One of the topics that have resonated a lot for me since the first KubeCon I attended in 2018 is Kubernetes Operators.
The concept of Operators was introduced much earlier in 2016 by the CoreOS Linux development team. They were looking for a way to improve automated container management in Kubernetes.
What do we mean by a Kubernetes Operator?
We use the definition of CNCF. The Kubernetes project defines “Operator” simply: “Operators are software extensions that use custom resources to manage applications and their components“.
This means that among the applications that can be run on Kubernetes, there are applications that still require manual operations to manage them and complete the Kubernetes deployment cycle because Kubernetes itself can’t manage all these manual operations. It is what the Operators take care of, to automate those manual processes of the applications deployed in Kubernetes.
How can this be possible?
The Operators use/extend the Kubernetes API (this API has the basics needed for a user to interact with the Kubernetes cluster) and create custom resources to add new functionality according to the needs of an application to be flexible and scalable.
Once the creation of the custom resource is finished, it creates objects that can be managed using kubectl, as other default Kubernetes resources are managed, such as Deployments, Pods, etc.
Here we see the difference between the workflows with and without operators.
The above illustration is based on a presentation by Sai Vennam.
It is time for an example! We will see how Percona Operator for MongoDB works.
Percona Operator for MongoDB contains everything we need to quickly and consistently deploy and scale Percona Server for MongoDB instances into a Kubernetes cluster on-premises or in the cloud.
You can find Percona Operator for MongoDB officially in:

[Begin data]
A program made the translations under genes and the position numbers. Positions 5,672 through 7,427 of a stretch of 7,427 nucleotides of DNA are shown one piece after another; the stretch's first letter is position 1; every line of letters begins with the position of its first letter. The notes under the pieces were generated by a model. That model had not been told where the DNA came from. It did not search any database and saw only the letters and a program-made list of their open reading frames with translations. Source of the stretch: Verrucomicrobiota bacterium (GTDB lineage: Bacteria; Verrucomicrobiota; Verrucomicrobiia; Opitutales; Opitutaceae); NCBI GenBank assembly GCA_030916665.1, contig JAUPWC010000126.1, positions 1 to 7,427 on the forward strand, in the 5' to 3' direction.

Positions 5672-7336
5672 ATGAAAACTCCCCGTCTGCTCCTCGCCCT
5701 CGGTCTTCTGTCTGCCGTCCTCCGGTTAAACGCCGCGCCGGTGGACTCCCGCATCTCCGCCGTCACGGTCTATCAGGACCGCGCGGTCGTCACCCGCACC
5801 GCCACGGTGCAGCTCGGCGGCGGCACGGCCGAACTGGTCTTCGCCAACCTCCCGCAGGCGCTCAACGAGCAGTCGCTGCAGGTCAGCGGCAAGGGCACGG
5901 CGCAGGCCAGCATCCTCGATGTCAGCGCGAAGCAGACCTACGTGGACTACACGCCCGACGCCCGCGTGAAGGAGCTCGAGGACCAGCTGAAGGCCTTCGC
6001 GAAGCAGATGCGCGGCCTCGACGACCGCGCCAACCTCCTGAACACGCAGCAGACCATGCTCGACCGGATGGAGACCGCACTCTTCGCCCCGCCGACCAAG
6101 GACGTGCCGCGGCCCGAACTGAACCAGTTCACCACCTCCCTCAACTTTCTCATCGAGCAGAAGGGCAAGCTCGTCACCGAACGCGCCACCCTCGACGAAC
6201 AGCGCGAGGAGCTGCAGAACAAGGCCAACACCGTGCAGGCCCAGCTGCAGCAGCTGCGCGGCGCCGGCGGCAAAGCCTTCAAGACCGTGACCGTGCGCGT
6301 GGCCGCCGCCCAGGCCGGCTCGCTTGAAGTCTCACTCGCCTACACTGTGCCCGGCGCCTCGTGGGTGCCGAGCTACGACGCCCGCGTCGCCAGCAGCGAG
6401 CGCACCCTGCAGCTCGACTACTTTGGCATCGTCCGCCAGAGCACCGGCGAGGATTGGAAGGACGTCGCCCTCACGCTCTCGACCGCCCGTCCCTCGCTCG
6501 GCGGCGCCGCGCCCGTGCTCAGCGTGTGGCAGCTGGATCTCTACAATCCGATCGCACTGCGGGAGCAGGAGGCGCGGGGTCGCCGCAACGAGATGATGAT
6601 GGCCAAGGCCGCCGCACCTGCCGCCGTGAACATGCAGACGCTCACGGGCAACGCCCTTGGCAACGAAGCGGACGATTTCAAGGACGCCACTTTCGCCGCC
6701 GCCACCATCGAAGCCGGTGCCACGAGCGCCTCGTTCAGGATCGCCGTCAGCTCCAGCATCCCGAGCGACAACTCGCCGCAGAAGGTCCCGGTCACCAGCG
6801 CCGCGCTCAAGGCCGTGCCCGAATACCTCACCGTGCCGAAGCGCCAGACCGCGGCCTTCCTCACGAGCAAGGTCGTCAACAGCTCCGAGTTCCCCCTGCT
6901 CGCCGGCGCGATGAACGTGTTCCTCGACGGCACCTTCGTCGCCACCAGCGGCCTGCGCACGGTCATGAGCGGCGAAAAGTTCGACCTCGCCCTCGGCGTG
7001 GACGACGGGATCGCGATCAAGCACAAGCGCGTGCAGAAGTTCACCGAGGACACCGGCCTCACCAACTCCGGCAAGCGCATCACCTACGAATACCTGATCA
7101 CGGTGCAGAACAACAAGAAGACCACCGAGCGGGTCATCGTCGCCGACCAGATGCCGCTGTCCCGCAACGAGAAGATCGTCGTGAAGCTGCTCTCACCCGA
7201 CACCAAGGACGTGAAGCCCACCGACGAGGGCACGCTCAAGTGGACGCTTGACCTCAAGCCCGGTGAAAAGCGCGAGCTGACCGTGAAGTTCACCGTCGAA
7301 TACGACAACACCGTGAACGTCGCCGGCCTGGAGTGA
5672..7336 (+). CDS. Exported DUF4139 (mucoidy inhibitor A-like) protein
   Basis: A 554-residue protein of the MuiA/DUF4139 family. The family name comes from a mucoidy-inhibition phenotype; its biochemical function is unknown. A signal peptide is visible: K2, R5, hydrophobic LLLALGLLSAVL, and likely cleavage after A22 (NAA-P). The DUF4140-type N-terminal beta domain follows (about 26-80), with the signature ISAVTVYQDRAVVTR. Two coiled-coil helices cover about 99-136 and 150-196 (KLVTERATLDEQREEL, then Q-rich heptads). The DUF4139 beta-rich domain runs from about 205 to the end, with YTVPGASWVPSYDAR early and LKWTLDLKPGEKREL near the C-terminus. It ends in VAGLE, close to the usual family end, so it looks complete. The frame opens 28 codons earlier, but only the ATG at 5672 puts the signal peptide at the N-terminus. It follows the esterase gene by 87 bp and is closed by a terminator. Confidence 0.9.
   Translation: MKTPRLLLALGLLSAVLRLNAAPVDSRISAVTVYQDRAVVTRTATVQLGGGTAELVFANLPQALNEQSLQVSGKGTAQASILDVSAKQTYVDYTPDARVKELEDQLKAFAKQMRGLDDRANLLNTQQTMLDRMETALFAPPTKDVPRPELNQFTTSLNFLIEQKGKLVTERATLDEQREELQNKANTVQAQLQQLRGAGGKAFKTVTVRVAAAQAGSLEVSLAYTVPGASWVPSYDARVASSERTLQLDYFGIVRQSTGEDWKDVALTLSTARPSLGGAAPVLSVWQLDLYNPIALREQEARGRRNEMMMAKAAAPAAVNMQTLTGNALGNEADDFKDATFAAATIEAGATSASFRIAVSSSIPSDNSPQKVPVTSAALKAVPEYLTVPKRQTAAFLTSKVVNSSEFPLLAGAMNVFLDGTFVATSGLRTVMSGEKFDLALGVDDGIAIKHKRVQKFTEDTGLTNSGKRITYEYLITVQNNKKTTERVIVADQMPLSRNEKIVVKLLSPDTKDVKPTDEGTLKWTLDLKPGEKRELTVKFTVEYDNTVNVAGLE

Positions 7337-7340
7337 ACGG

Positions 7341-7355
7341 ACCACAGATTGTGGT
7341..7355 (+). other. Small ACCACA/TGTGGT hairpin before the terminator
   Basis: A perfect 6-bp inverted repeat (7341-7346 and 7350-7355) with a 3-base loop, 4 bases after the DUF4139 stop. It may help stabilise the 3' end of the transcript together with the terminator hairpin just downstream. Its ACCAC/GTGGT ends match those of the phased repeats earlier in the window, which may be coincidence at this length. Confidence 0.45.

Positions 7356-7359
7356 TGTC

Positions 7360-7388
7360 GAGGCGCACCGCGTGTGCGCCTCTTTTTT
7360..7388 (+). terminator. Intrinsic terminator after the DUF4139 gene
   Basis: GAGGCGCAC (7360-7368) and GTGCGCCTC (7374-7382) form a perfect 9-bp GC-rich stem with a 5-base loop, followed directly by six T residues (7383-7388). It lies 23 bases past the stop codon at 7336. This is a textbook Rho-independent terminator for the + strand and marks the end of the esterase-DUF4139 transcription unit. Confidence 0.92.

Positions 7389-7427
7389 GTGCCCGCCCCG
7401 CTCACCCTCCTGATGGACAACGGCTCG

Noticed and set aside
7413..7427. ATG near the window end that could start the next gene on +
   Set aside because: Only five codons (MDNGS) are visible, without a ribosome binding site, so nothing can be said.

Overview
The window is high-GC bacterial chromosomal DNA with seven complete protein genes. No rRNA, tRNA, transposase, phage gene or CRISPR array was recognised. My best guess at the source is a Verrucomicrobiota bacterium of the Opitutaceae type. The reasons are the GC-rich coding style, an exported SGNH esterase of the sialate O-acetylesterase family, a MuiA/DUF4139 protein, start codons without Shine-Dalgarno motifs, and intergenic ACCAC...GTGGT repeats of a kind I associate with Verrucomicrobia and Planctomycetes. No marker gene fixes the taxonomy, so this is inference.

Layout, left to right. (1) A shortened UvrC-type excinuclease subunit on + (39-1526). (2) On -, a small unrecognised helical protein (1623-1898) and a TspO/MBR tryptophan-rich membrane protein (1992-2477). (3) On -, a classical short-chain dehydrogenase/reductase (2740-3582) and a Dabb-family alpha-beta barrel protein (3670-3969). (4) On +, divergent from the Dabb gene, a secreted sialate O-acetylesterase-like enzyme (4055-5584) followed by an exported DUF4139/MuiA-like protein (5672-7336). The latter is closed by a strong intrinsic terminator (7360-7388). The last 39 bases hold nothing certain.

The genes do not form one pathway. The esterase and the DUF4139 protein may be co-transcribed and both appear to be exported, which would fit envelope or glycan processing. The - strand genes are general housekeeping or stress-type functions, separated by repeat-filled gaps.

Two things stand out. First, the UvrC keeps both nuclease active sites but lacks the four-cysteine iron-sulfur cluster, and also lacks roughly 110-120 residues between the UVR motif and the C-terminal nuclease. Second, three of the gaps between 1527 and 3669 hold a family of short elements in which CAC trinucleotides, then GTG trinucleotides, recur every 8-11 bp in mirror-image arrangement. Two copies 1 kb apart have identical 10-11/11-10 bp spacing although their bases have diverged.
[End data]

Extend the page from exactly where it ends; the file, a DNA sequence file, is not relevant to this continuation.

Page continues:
Why does Percona Server for MongoDB (a database) need a Kubernetes Operator?
Kubernetes has been designed for stateless applications. Kubernetes in many cases doesn’t require operators for stateless applications because Kubernetes doesn’t need more automation logic. But stateful applications like databases do need operators because they cannot automate the entire process natively.
One of the main benefits of operators is the automation of repetitive tasks that are often handled by human operators, eliminating errors in application lifecycle management.
Installing MongoDB Percona Operator using GKE
This guide shows you how to deploy Percona Operator for MongoDB on Google Kubernetes Engine (GKE). We use GKE which takes less time to set up Kubernetes in Google Cloud just for the purpose of this demo. This demonstration assumes you have some experience with the platform. For more information on the GKE, see Kubernetes Engine Quickstart
- Creating a GKE cluster with three nodes.
gcloud container clusters create my-cluster-name --project percona-product --zone us-central1-a --cluster-version 1.23 --machine-type n1-standard-4 --num-nodes=3
- Now you should configure the command-line access to your newly created cluster to make kubectl able to use it.
gcloud container clusters get-credentials my-cluster-name --zone us-central1-a --project percona-product
- Finally, use your Cloud Identity and Access Management [Cloud IAM] to control access to the cluster. The following command will give you the ability to create Roles and RoleBindings: